Museum Tinguely presents new permanent exhibition La roue = c’est tout from February 8, 2023 to February 8, 2025.
The Museum Tinguely houses the world’s biggest collection of Jean Tinguely works, including 130 sculptures and over 2000 pieces on paper. The permanent exhibition takes up half of the museum space. In 2023, for the first time since the Museum’s inception in 1996, the exhibition will occupy the whole ground floor main hall.
Visitors are encouraged to study Tinguely’s early delicate lyricism, the explosive performances and collaborations of the 1960s, and the dark, gigantic musicality of his late period. One of the exhibition’s highlights is a recently acquired significant work from the 1960s: Tinguely’s Éloge de la folie (1966). Its prominent placement at the museum’s entry emphasizes the significance of such interdisciplinary initiatives within Tinguely’s oeuvre.
This new show, which includes several significant works on loan, provides a four-decade overview of Tinguely’s output. His declaration “La roue = c’est tout” appears throughout the presentation as a leitmotif: the wheel represents not just a reoccurring theme throughout his career, but also his view that changing times should be expressed in art. The new permanent display is organized chronologically, beginning with the tremendously inventive years 1954 through 1959, and is reinforced by significant loans such as Moulin à prière and Tricycle from 1954. The first half of the new exhibition focuses on Tinguely’s invention and innovation, displaying wire sculptures and reliefs from the 1950s that established his name as a pioneer of kinetic art.
The following area is dedicated to “performative sculptures” from 1960 to 1967, juxtaposing scrap metal sculptures about 1960 with black sculptures from 1965. The newly built mezzanine floor then focuses on Tinguely’s love of automobiles as well as his altar-like and carnivalesque sculptures.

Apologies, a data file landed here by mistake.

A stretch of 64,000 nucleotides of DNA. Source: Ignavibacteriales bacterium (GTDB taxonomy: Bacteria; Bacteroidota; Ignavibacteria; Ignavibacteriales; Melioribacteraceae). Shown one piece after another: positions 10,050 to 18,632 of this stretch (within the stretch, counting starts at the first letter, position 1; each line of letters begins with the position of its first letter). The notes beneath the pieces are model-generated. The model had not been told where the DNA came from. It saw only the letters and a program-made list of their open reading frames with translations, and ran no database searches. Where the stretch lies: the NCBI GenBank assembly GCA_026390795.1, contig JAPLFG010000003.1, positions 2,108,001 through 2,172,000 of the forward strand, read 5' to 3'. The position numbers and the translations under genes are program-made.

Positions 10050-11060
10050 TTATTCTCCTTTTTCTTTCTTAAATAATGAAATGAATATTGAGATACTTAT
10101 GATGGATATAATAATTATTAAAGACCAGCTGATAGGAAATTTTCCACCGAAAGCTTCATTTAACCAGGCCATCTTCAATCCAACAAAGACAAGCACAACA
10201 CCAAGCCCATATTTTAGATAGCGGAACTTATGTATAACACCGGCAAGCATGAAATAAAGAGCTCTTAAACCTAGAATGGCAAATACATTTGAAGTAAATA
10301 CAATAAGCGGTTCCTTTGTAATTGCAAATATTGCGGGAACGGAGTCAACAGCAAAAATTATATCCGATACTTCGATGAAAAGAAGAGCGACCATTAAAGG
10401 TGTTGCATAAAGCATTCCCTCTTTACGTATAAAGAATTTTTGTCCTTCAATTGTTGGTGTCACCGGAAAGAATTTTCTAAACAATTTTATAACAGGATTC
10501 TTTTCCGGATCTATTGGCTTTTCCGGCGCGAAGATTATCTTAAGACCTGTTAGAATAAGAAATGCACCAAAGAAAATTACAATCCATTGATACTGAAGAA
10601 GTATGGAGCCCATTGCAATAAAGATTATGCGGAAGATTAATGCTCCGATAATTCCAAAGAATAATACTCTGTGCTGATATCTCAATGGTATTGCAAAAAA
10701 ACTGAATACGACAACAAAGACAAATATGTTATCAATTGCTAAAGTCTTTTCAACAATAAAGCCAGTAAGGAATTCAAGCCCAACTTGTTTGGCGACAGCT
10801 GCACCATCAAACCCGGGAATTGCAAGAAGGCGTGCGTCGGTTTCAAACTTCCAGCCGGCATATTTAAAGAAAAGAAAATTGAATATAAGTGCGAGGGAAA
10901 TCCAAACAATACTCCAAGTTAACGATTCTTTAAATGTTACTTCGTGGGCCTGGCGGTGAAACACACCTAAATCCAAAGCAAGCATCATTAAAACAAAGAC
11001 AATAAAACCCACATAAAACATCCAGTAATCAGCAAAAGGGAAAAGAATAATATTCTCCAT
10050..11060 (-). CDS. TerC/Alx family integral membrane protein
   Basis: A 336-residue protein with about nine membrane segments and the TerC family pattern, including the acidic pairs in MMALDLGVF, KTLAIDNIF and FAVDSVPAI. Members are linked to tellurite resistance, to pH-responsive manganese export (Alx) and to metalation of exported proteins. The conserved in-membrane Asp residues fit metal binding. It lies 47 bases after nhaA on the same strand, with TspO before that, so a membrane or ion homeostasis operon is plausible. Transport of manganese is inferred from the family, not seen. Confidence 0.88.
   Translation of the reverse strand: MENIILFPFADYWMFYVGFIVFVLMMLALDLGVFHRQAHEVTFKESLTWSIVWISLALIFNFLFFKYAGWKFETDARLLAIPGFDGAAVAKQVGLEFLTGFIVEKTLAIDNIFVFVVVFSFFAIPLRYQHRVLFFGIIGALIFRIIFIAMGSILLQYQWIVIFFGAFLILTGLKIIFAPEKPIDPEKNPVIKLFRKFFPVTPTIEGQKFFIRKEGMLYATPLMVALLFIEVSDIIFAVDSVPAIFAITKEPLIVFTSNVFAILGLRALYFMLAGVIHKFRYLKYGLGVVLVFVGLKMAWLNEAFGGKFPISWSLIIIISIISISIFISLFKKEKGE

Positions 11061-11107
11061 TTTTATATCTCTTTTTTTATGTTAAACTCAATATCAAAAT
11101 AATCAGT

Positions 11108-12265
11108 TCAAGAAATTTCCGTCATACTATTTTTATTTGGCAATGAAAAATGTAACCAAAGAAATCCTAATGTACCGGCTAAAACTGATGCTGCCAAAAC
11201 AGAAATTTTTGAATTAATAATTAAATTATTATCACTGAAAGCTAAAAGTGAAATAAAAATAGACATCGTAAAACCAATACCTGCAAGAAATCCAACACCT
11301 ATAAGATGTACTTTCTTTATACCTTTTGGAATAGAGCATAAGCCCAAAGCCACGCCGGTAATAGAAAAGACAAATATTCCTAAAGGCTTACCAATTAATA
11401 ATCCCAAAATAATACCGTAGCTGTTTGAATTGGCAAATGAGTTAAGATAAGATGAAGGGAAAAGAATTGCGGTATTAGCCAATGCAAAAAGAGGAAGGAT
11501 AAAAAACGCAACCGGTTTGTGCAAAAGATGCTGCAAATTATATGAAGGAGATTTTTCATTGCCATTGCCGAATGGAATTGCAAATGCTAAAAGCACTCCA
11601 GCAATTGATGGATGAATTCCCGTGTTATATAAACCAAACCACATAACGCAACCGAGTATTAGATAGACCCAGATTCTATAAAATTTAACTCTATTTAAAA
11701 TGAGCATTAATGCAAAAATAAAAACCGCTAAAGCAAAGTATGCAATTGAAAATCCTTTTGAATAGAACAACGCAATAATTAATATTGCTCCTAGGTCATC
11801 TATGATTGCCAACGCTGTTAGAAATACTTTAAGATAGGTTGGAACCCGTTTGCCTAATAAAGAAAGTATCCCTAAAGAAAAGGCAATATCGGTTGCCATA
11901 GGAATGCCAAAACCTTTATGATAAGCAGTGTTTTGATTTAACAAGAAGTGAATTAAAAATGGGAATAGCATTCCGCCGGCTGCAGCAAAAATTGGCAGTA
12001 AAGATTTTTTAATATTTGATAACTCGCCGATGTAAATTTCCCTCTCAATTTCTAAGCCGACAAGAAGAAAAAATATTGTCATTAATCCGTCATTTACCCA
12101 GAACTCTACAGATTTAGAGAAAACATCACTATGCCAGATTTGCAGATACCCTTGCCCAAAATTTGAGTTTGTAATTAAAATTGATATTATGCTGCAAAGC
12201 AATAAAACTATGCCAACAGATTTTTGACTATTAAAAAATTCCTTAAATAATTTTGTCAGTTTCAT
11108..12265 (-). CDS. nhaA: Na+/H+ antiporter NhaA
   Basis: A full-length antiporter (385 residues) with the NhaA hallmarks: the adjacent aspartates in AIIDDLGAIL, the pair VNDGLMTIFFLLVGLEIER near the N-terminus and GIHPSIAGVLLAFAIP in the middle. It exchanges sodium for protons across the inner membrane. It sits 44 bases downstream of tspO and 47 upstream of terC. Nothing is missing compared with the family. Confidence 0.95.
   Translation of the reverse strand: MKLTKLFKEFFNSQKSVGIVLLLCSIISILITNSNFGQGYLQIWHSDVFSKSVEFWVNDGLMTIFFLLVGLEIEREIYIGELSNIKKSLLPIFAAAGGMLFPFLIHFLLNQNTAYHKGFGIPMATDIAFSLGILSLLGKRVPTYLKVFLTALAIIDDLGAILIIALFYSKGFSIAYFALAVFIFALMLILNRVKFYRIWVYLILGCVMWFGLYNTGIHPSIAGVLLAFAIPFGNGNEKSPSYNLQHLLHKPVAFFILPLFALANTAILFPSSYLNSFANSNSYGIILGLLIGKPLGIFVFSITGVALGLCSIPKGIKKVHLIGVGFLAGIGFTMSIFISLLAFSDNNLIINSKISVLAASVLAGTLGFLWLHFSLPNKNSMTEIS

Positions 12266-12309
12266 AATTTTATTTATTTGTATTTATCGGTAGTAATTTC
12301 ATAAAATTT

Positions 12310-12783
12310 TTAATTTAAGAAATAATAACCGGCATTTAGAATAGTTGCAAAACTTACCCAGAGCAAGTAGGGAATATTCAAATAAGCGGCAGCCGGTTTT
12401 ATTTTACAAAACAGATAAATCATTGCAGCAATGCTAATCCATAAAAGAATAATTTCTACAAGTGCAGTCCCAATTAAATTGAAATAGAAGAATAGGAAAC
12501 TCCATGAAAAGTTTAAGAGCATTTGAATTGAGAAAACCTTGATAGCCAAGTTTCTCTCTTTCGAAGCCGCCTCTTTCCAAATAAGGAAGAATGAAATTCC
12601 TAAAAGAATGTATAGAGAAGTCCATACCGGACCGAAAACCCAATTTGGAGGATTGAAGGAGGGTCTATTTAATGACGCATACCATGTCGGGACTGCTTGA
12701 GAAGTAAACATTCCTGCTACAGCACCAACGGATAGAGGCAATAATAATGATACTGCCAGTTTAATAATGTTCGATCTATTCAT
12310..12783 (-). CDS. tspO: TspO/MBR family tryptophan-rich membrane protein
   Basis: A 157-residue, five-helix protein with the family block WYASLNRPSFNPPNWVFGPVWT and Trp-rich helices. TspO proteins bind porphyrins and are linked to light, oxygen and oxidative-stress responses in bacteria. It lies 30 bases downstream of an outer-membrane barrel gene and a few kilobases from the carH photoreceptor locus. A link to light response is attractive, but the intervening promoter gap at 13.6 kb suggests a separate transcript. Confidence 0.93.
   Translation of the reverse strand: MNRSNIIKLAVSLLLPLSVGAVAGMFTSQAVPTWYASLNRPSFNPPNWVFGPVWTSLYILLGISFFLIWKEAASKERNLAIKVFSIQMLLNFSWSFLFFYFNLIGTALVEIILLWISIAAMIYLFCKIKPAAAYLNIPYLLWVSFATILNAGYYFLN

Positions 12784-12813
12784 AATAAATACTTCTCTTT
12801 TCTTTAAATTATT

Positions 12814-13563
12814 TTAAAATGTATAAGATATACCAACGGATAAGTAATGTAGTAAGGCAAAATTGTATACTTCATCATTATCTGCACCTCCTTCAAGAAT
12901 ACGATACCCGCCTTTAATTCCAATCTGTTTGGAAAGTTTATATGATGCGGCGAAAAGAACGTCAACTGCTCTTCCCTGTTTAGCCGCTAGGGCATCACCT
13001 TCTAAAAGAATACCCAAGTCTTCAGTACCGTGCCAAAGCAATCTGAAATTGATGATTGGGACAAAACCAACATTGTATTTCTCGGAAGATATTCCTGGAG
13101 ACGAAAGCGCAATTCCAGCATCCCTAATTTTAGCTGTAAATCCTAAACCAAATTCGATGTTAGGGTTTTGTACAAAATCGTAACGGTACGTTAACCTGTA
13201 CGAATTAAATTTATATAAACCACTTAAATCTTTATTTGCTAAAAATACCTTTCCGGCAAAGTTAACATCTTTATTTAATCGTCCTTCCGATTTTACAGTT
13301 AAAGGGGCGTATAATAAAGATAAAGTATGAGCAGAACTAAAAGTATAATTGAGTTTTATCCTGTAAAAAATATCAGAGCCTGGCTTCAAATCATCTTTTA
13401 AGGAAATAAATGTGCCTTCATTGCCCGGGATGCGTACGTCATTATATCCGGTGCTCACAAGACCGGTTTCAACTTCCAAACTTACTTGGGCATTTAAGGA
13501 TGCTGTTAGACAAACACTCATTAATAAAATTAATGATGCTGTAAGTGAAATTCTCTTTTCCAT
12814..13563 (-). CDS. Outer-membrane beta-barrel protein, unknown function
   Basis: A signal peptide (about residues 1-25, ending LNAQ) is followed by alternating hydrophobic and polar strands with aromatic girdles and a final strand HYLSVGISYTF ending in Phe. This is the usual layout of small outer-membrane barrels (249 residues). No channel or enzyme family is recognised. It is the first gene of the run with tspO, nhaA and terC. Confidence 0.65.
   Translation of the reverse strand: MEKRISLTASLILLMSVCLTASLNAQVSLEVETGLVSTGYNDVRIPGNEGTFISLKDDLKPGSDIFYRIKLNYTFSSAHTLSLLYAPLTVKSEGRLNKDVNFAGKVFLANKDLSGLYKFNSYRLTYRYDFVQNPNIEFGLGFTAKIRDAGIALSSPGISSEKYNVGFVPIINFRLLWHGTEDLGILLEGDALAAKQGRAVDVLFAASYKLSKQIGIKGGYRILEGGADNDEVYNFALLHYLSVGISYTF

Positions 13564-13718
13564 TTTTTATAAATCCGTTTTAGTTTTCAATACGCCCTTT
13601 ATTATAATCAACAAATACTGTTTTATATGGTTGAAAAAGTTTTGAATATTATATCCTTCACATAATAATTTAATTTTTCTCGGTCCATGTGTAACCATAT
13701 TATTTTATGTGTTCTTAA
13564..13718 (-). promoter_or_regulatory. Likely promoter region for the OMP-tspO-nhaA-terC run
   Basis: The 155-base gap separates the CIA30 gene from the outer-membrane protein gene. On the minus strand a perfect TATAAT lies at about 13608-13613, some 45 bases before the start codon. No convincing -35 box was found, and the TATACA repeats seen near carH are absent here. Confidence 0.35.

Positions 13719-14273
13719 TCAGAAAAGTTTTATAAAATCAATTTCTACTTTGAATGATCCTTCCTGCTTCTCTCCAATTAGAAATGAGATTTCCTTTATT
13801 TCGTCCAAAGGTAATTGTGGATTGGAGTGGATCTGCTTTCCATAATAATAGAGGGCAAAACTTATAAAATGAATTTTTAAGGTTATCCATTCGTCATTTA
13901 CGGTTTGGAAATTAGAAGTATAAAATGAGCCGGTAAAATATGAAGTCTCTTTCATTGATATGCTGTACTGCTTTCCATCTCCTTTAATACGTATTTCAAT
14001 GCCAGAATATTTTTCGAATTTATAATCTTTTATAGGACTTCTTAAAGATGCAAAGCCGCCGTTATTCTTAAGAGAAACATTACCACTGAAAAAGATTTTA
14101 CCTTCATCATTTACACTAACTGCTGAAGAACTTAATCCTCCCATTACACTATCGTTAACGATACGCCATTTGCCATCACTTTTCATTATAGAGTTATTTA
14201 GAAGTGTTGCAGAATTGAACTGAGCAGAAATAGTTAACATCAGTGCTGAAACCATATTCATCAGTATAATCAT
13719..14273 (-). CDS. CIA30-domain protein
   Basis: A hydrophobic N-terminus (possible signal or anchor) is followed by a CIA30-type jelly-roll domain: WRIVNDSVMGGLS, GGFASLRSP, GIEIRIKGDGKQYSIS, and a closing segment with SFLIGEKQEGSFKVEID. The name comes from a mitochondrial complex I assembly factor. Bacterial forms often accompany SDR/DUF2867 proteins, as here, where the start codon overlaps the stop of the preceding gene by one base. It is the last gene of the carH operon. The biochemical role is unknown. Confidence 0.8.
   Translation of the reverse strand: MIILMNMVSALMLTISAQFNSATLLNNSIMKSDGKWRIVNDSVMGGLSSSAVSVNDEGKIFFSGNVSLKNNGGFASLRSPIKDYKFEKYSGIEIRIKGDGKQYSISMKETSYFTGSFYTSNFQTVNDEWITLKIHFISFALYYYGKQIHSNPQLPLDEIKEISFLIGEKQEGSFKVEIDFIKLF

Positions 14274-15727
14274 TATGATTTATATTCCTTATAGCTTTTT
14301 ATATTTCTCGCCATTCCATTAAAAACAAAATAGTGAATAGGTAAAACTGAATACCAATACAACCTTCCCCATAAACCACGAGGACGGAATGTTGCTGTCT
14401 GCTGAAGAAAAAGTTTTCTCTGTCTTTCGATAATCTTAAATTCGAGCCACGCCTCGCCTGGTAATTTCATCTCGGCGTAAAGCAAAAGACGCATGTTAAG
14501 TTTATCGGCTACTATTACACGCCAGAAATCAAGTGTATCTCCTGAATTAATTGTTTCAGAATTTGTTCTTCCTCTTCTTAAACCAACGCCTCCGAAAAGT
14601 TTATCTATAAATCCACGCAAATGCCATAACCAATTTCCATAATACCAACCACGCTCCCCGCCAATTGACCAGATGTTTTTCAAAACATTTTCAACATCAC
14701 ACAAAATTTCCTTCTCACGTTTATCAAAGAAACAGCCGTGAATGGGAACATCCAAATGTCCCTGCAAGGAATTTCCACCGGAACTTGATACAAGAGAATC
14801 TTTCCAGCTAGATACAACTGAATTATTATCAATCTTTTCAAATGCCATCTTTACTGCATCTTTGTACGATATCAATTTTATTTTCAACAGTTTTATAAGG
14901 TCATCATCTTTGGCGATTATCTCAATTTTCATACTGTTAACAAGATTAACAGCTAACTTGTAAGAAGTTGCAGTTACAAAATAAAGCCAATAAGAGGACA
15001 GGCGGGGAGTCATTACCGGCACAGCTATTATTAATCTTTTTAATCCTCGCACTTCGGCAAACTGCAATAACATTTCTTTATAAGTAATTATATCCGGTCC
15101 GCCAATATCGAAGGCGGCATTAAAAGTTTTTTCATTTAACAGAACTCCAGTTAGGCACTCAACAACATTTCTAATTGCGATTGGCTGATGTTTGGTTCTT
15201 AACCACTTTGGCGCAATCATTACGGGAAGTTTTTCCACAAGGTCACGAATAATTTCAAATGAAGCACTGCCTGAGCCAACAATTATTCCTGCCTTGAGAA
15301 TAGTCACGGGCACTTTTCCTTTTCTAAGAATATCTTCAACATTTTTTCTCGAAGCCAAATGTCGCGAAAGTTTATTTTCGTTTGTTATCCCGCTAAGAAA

A selection of works on paper illustrate Tinguely’s creative approach to sketching and drawing. Tinguely’s significant joint and performative initiatives in public spaces, on the stage, and in museums are presented in the following rooms, which resemble a study department. Visitors can view films such as Homage to New York (1960), Étude pour une fin du monde No. 1 (1961), Étude pour une fin du monde No. 2 (1962), and Éloge de la folie (1966) in video projection rooms.
Lastly, the open space of the great hall displays large-scale sculptures and music machines from Tinguely’s latter years, including Méta-Harmonie II (1979), Fatamorgana (1985), and the walk-through sculpture Grosse-Méta-Maxi-Maxi-Utopia (1987), Tinguely’s largest piece ever created for a museum. The works in this section of the show have predetermined, choreographed run times. The exhibition route also includes the central late work Mengele-Totentanz (1986) as well as the Schauatelier, the conservation and restoration team’s open workshop.
Using images, movies, and sound recordings, the multimedia biography provides insight into Tinguely’s life. Tinguely’s work is distinguished by a wide range of interests and themes, including: the relationship between humans and machines; movement and kinetics; chance as a friendly partner; innovation through creative destruction; life and death as two sides of the same coin; embodiment; theater and performance; musicality and appealing to all senses; consumerism critique; anarchy and political engagement; inter- and transdisciplinarity. Tinguely was a brilliant networker with a broad circle of acquaintances who reveled in the collaborative, experimental processes of making art and organizing shows across borders. His work is notable for making art accessible to all, which is important to our work at the museum.
A wall exhibit at the museum’s entrance provides a fresh route in for families and visitors with children. It delivers suggestions for a stimulating visit and provides insights into the museum’s art education program, appealing to different senses.
Next, the museum will also provide “parcours trails for families,” which will allow visitors to examine the collection’s artworks in fun and thought-provoking ways.
Curator: Roland Wetzel
Curatorial assistant: Tabea Panizzi